However, unlike monkeypox and polio in the UK, the Marburg virus is a completely different beast altogether. The virus, formerly referred to as Marburg haemorrhagic fever, causes severe illness and, very often, death. Marburg is a cousin of the dangerous Ebola virus. To put into context how deadly it is, it has a fatality rate of 88 percent; a ratio which can fall with good patient care.
The disease has come to the attention of the WHO (World Health Organisation) after an outbreak in Ghana which has already killed two people.
In a statement about the outbreak, the WHO said: “Health authorities have responded swiftly, getting a head start preparing for a possible outbreak,
“This is good because without immediate and decisive action, Marburg can easily get out of hand. WHO is on the ground supporting health authorities and now that the outbreak is declared, we are marshalling more resources for the response.”
Due to the severe nature of Marburg, the WHO and other parties will be keen to make sure the disease doesn’t spread to other nations within the African continent and from there to countries outside it.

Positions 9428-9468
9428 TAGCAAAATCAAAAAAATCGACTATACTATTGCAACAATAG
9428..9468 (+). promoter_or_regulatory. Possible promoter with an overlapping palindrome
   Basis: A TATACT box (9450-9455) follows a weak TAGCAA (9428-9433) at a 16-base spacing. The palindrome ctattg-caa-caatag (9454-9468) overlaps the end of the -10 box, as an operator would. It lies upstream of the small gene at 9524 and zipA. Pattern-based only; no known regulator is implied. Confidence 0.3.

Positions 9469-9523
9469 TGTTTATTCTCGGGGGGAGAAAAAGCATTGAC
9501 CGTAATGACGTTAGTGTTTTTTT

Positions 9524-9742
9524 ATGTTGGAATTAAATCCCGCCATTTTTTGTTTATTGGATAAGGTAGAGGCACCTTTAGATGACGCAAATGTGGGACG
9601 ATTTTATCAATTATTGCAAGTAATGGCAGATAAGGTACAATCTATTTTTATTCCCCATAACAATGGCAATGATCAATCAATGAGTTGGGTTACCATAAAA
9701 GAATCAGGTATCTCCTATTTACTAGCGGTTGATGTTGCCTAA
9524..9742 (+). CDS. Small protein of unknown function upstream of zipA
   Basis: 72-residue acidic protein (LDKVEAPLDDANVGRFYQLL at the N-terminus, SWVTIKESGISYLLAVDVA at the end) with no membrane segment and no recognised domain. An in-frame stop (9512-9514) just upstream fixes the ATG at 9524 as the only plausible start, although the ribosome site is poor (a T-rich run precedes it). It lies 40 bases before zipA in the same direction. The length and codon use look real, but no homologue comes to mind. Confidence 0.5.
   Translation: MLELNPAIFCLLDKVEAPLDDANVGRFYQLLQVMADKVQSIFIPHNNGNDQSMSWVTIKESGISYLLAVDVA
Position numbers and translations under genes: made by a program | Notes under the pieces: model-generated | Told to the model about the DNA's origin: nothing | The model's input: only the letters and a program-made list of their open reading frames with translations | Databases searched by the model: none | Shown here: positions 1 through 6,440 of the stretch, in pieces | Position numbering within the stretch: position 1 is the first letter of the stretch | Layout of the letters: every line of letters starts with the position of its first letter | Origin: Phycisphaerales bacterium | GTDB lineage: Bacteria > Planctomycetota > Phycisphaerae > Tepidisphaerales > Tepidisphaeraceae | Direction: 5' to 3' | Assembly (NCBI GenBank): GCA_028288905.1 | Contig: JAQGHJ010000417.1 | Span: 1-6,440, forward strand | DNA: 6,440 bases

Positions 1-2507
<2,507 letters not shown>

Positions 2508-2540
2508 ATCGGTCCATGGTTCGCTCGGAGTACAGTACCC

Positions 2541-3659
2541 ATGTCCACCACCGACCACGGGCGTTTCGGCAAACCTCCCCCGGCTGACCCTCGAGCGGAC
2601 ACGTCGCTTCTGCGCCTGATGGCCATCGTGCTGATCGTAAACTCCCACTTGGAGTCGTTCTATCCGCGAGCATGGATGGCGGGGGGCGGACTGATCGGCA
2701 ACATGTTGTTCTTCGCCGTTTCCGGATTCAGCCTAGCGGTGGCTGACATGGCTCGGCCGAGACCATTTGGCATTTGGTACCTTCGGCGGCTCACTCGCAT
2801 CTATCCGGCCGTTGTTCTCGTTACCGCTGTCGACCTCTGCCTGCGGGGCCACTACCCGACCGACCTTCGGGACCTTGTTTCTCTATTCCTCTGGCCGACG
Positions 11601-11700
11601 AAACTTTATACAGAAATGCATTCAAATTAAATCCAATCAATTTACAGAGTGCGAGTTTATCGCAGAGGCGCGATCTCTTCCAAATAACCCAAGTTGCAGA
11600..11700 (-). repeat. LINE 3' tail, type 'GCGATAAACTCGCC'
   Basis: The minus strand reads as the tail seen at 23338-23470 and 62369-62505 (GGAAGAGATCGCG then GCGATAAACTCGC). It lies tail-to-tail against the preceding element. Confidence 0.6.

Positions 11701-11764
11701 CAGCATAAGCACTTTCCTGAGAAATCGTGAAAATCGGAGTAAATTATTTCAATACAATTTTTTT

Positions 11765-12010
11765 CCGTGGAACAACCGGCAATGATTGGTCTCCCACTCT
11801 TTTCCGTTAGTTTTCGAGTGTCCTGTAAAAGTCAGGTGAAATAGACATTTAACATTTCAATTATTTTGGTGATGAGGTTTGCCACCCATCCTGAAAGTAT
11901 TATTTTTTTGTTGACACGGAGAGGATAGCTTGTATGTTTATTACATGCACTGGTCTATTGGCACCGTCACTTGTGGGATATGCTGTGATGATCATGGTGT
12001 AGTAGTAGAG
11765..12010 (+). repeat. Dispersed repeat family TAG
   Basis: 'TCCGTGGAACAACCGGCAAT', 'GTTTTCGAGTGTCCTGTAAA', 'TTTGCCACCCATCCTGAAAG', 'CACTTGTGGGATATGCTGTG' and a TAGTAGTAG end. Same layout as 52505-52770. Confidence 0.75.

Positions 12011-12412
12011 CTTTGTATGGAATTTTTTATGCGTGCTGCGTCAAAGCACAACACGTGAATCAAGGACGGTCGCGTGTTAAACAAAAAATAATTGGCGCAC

Although originating in Ghana in 2022, this is only the second time the disease has been detected in West Africa after Guinea recorded one case in August 2021.
If it did reach Europe, it wouldn’t be the first time; in 1967 cases were detected in Marburg and Frankfurt in Germany.
Overall, Europe has only seen one death from Marburg in the past 40 years.
However, this doesn’t mean it won’t return to the region again.
How is it transmitted?
Marburg is transmitted through close person to person contact; bodily fluids such as blood, faeces, vomit, urine, and saliva have the highest concentrations of the virus.
However, this information is more interesting than relevant as the virus is so far limited to Africa.
Nevertheless, this doesn’t mean the situation won’t change in the future.
Source: | This article first appeared on Express.co.uk